India has shown remarkable improvements in the medical field and July 1 pays a perfect tribute to all the doctors who have made relentless efforts towards achieving this goal irrespective of the odds.
Why is it celebrated on July 1 in India? Doctor’s Day in India was established by the Government of India in 1991 to be recognized and celebrated every year on 1st of July as National Doctors day. It is celebrated on 1st of July on the birth and death anniversary of the most famous physician of India Dr Bidhan Chandra Roy (Dr B C Roy).
On Doctors' Day, greetings to all hardworking Doctors. Theirs is one of the noblest professions of humanity. It is gladdening to see Indian doctors distinguishing themselves globally and being at the forefront of pathbreaking research and innovation. https://t.co/9G67B7fclW
— Narendra Modi (@narendramodi) July 1, 2018
Dr Kalyani Gomathinayagam
‘Ebola is a highly infectious disease with high mortality. The key point is not to panic.’
‘I like working where there is an acute, desperate need for medical care in a vulnerable population and in emergency contexts.’
Dr Kalyani Gomathinayagam, a young Indian doctor who volunteered to spend four weeks in West Africa helping those suffering and dying of Ebola,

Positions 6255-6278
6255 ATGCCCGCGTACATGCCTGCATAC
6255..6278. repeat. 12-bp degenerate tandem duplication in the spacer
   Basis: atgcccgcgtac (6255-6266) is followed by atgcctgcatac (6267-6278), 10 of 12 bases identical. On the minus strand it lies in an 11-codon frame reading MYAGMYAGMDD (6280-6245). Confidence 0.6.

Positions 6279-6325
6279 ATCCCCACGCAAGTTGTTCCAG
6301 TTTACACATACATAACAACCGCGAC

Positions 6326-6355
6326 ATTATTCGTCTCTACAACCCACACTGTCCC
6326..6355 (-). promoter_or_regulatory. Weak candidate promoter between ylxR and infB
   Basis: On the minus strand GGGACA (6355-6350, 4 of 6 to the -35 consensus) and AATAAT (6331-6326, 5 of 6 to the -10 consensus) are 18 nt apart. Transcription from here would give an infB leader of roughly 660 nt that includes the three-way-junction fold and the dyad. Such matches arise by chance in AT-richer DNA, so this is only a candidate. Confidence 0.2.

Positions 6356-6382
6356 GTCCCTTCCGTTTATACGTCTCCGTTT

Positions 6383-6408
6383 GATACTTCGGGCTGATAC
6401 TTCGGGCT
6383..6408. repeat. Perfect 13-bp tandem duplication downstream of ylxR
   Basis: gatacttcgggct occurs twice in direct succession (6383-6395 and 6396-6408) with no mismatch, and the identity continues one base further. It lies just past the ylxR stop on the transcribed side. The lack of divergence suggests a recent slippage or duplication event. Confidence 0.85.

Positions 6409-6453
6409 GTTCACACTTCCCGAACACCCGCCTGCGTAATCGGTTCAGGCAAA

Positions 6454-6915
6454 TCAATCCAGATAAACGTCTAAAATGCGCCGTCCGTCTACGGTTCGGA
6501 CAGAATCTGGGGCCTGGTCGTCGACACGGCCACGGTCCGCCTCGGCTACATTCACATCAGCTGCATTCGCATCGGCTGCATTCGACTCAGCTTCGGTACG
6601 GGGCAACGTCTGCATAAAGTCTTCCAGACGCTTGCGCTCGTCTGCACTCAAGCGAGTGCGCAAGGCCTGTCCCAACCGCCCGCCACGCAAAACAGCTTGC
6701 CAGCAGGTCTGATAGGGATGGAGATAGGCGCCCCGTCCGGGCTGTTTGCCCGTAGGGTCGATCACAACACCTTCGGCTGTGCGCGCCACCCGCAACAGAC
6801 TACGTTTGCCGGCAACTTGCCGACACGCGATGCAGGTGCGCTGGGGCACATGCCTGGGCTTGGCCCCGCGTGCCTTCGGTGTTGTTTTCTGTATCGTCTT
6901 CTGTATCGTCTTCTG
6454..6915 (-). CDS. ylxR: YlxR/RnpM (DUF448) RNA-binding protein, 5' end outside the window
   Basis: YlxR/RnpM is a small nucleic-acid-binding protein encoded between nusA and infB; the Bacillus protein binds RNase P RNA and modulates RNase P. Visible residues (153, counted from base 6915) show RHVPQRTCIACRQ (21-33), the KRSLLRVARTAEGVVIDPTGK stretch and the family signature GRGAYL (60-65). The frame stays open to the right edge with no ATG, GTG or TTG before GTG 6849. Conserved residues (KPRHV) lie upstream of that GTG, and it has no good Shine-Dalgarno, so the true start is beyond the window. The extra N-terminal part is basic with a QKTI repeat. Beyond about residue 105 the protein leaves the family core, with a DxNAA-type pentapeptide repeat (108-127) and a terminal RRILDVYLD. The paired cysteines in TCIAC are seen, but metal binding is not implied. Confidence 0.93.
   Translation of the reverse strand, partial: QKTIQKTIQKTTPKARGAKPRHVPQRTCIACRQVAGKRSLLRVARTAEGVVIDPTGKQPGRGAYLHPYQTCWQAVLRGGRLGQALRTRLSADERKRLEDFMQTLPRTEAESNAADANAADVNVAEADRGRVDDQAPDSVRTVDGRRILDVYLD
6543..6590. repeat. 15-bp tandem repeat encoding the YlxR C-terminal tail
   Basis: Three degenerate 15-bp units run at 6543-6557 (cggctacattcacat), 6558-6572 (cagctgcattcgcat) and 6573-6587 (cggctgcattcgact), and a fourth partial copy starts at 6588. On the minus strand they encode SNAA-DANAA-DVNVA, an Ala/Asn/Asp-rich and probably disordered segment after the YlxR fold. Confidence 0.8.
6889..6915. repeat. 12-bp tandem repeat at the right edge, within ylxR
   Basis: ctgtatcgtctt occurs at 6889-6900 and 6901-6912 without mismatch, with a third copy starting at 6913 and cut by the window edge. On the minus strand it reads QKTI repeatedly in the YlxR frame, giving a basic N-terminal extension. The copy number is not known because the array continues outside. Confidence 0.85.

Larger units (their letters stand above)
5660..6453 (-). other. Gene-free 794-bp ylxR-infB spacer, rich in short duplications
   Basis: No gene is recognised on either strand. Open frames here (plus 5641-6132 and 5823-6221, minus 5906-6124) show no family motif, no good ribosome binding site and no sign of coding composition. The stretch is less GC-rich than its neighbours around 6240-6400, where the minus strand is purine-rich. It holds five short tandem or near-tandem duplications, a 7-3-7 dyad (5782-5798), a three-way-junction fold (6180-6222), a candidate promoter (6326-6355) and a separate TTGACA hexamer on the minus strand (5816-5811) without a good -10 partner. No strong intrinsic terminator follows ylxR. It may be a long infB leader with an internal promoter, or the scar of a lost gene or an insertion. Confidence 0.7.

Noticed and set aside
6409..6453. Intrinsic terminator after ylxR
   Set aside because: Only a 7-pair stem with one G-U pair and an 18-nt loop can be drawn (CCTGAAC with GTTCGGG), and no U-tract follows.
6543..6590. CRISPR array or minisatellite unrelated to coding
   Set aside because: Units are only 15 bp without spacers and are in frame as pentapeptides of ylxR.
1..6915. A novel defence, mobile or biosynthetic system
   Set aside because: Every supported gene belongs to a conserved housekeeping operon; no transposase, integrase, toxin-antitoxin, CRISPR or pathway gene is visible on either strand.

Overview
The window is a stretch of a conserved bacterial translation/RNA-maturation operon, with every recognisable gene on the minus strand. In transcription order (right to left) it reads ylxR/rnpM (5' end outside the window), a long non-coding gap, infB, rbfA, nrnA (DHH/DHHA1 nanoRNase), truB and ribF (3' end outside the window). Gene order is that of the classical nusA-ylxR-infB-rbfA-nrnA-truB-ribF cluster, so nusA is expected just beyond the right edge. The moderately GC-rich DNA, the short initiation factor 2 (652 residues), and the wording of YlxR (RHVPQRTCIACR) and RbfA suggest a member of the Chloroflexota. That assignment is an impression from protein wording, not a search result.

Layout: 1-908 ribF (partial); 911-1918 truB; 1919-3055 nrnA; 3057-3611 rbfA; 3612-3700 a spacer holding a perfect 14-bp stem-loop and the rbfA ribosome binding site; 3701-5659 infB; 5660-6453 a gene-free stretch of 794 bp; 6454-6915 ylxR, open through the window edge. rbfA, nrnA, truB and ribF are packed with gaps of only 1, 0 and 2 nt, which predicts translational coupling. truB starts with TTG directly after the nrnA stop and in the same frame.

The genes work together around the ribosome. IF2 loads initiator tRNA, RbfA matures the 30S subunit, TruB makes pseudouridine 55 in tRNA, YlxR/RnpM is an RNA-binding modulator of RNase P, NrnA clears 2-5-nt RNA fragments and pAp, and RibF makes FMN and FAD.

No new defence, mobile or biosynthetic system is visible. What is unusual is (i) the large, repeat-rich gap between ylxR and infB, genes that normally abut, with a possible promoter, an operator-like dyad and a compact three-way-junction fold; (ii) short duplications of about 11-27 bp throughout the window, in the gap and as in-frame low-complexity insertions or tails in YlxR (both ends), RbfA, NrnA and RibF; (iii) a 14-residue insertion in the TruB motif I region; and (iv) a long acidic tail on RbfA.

While her family parents, sister, nephews was bringing in Dussehra, and later Diwali, last month in Madurai, Kalyani Gomathinayagam was one and a half continents away in Foya, a border town in central Liberia, valiantly struggling through her Ebola-affected patient load.
She was one of the few doctors, and likely the only Indian, who had volunteered to work in that region treating victims of the awful epidemic.
At the Medecins Sans Frontieres-run makeshift tent hospital, image, below, she and her colleagues — they were three doctors and 125 medical personnel on the team — in their cumbersome special protective gear, horribly stifling in the West African heat, were planning the daily rounds of their 100-120 patients.
The international Nobel-winning humanitarian medical organisation — that operates without borders offering aid to casualties of disaster, war and disease — had chosen to beef up medical facilities in Foya, in addition to capital Monrovia, because that was where the scourge started in Liberia, due to its proximity to Guinea and Sierra Leone. The 2014 west African epidemic of Ebola began in Guinea with a two-year-old boy reported being the first case.
Unlike in a regular hospital in the normal environment, at the Medecins Sans Frontieres outpost, which the team started up and organised, an ordinary medical routine like meeting and examining patients, once a day, is an enormous challenge when they are suffering from the deadly hemorrhagic fever brought on by the Ebola virus. No medical staff can be within the high-risk areas where confirmed or suspected cases are located, for more than one hour or so, and rounds begin as early as 7 am after a careful assignment of hourly duties.
Further, Kalyani explains: “(Ebola) changes the patient-doctor dynamic. You as a doctor will not be able to see the patient face-to-face. The patient will not be able to see you much, because you are behind the protective gear. He can only hear you and see your eyes…”